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Judicial review of Administrative Action

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by

Vasundhra Sharma

on 19 October 2013

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Transcript of Judicial review of Administrative Action

JUDICIAL REVIEW OF ADMINISTRATIVE CONTROL
OBJECT OF JUDICIAL REVIEW
TO ENSURE THAT THE AUTHORITY DOES NOT ABUSE ITS POWER AND THE INDIVIDUAL RECEIVES JUST AND FAIR TREATMENT
JUDICIAL REVIEW OF ADMINISTRATIVE CONTROL
1. WHEN ?
2. JUDICIAL REVIEW BY WHOM ?
3. UNDER WHAT PROVISIONS ?
4. AGAINST WHOM ?
5.WHO CAN FILE REVIEW ?
6. GROUNDS/REASONS
JUDICIAL REVIEW
EXHAUSTION OF ADMINISTRATIVE REMEDIES
WHO HAS THE POWER OF JUDICIAL REVIEW ?
Supreme Court U/A 32 & 136

High Count U/A 226 &227
RES JUDICATA
STANDING
LOCUS STANDI : Aggrieved person

PUBLIC INTEREST LITIGATION
(PIL) :
(a) standing to include notional injury
(b) "Public Duties" standing
(c) "class" standing
(d) "public concern" standing

LACHES
OR UNREASONABLE DELAY
Buttu Prasad V. Steel Authority of India 1995 Supp (2) SCC225

R S Makashi V. I I Menon (1982)1 SCC 379
All administrative remedies must be pursued to the fullest before resorting to judicial review.
GROUNDS
1. Failure to exercise discretion
2. Excess or Abuse of discretion
3. Doctrine of Proportionality
4. Doctrine of Legitimate Expectations

The issue before the court has already been decided by another court between same parties
Res Judicata shall not apply in cases of:
(a) writ of habeas corpus
(b) summary trial
(c) dismissed as withdrawn
(d) dismissed otherwise than on merits

State of UP V. Nawab Hussain (1977)2 SCC 806
Maganbhai v UOI 1970 3 SCC 400
Failure to exercise Discretion
(a) Sub- delegation
(b) Imposing fetters on discretion
(c) acting under dictation
(d) non- application of Mind
(e) Power couples with duty
Excess or Abuse of Discretion
1. Acting without discretion
2. exceeding jurisdiction
3. Arbitrary action
4. Irrelevant considerations
5. Leaving relevant considerations
6. Mixed consideration
7. Mala fide
8. collateral purpose : Improper object
9. Colourable exercise of power
10. Colourable Legislation : Fraud on constitution
11. Non- observance of Natural Justice
12. Unreasonableness

ACTING WITHOUT JURISDICTION
EXCEEDING JURISDICTION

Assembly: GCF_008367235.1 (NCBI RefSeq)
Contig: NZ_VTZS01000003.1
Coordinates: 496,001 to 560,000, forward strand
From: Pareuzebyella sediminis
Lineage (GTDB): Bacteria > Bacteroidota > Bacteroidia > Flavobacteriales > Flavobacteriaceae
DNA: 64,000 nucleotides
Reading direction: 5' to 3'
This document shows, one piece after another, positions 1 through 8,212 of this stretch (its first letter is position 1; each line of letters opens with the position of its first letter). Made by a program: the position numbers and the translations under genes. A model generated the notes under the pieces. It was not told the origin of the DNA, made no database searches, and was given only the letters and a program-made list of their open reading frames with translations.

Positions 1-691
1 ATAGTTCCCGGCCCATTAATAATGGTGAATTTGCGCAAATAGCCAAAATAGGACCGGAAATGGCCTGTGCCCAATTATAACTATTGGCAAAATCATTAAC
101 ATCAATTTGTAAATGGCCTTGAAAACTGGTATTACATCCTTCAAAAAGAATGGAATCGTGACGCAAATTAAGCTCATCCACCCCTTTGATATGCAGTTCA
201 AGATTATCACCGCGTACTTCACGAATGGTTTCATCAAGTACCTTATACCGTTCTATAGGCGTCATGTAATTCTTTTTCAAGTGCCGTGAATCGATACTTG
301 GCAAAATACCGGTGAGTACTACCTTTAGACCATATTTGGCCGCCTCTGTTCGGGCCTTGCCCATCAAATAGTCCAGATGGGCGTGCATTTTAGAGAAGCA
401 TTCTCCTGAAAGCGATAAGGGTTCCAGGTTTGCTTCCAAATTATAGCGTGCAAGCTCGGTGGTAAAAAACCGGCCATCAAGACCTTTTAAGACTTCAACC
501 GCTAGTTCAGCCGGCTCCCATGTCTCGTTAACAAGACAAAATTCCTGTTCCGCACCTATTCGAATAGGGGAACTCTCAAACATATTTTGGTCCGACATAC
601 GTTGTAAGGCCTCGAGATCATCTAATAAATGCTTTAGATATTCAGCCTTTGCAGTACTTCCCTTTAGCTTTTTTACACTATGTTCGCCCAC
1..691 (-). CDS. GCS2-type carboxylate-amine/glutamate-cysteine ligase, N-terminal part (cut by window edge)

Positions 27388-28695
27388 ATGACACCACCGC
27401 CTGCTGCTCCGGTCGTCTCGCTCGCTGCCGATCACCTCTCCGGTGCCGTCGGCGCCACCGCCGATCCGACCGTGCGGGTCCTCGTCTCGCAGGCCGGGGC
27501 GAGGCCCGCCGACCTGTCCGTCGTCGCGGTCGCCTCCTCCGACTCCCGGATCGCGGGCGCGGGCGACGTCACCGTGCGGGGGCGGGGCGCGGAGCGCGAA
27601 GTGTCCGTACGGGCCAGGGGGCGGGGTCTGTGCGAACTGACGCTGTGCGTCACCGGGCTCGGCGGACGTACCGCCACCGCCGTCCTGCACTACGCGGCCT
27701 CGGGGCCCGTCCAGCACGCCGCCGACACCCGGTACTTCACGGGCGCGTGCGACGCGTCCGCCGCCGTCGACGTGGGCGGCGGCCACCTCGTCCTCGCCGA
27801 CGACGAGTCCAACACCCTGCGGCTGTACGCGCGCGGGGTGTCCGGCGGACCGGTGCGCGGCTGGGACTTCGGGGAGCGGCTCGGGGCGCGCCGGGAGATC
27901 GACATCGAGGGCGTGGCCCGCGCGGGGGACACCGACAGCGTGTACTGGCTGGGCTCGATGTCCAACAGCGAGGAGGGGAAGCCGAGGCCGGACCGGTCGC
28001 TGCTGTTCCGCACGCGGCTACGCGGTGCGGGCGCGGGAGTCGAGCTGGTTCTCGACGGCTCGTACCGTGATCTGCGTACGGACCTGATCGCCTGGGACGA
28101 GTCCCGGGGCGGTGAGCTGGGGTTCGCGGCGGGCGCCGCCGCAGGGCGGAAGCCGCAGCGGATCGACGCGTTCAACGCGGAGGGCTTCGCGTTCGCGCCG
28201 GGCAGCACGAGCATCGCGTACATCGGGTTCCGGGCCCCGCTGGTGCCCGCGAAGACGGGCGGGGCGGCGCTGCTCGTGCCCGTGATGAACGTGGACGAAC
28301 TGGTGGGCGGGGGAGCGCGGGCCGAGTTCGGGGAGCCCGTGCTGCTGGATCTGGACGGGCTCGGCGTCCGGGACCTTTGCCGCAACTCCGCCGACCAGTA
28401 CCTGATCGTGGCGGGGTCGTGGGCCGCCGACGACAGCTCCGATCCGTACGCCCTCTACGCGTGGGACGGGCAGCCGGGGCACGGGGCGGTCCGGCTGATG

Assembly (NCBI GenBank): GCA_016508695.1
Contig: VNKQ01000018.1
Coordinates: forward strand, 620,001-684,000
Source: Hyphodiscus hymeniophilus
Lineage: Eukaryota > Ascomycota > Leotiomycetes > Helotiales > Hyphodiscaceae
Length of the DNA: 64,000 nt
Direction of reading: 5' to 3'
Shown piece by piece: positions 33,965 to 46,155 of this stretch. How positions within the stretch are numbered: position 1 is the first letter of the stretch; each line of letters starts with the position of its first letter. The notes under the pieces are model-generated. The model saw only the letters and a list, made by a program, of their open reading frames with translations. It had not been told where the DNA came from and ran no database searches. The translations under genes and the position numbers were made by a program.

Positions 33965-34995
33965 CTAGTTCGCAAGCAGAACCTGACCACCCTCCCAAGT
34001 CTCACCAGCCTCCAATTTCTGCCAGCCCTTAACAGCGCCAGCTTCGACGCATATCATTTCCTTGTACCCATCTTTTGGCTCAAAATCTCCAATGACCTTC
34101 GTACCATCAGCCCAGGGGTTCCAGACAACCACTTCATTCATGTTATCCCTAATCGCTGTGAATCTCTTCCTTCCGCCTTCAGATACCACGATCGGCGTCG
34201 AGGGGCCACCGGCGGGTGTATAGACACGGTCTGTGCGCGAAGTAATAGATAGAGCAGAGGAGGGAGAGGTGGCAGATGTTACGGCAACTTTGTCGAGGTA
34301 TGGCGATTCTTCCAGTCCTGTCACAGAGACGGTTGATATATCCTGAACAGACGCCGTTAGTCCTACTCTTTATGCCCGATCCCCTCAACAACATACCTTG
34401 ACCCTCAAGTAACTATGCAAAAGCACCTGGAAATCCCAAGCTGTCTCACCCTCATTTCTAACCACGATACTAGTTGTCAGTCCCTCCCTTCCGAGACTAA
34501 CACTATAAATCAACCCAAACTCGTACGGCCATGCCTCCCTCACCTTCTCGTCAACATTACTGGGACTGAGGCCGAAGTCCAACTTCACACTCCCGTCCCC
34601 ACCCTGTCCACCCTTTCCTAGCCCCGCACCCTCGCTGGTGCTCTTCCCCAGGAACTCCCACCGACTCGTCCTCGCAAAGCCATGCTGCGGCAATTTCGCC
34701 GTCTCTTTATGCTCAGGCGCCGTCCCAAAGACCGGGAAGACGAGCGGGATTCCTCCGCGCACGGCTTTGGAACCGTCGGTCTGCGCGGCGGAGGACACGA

Govt. of Andhra Pradesh V. M.T.Khan (2004) 1 SCC 616
Sudeer V Bar Council of India (1999) 3SCC 176
ARBITRARY ACTIONS
IF THE ACTION COMPLAINED IS ARBITRARY, DISCRIMINATORY , IRRATIONAL, UNREASONABLE OR PERVERSE CAN BE SET ASIDE
Ranjit Thakur V. UOI(1987) 4 SCC 611
The Army Act, 1950 1
IRRELEVANT CONSIDERATIONS
R L Arora V. State of UP AIR 1962 SC 764

State of MP V. Ramashanker (1983) 2 SCC 145

State of Rajasthan v. U O I (1977) 3 SCC 592
LEAVING OUT RELEVANT CONSIDERATIONS
Administrative authorities cannot take into account irrelevant or extraneous considerations/fails to take into consideration relevant considerations/
MIXED CONSIDERATIONS
The order is partly based on relevant and existent considerations and partly on irrelevant or non-existent considerations
Power conferred must be exercised on the considerations relevant to the purpose for which it is conferred.
(1) Conclusions based on Subjective satisfaction (
"they are satisfied", "it appears to them", "in their opinion", "such action as they think fit" et
c)
(2) Conclusions based on objective facts
Unreasonableness
What is the Test for unreasonableness ?
Rampur Distillery Co. Ltd. v Company Law Board (1969) 2 SCC 774
Khudiram Das V. State of West Bengal 1975 AIR 550
Pyarelal Sharma V Managing Direcor (1989) 3SCC 488
Irrelevant or extraneous considerations
Improper or collateral purpose
If it is without the authority of law/ there is no evidence
Unreasonableness
mala fide exercise of powers
Colourable Exercise of power (Fradulent exercise of power)
Doctrine of Legitimate Expectations
If inferior court/tribunal takes into account irrelevant considerations/leaves relevant considerations, erroneously admits inadmissible evidence/refuses to admit admissible evidence/ finding of fact is based on no evidence
Error apparent on the face of the record
Not a mere error but a manifest error based on clear ignorance or disregard of the law
Sangram Singh V Election Tribunal AIR 1958 SC 440
Bangalore Medical Trust V. B S Muddappa & Ors. (1991) 4 SCC 54
Somawanti V. State of Punjab AIR 1963 337
Illegality
Irrationality
Procedural Impropriety
Proportionality

Means ill-will, dishonest intention/corrupt motive
power is exercised out of personal animosity or vengeance or fraudulently with the intent to achieve an object foreign to the statute
- A Branch of Public Law
- It applies the principles of fairness and reasonableness to the situation where a person has an expectation or interest in a public authority retaining a long standing practice or keeping a promise
- Part of Natural Justice
- doctrine of LE supplements the doctrine of locus standi
Schmidt V. secretary of State for Home Affairs 1969 1 All ER 904 (A)
Mclness V. Onslow Fane (1978) 3 All ER 211 (Ch.D)
Violation of Public Policy
Public Policy means the principles and standards regarded by the legislature or by the court as being of fundamental concern to the state, the whole of society.
Violation of public policy if it is contrary to:
(1) fundamental policy of India
(2) the interests of India
(3) justice and morality
(4) patently illegal
Doctrine of Proportionality

Council of civil service union V. Minister for the Civil Service
Ranjit Singh v. UOI
Sardar Singh V UOI
Associated Privincial Picture House Ltd V. Wednesbury corporation 1948 1 K B223
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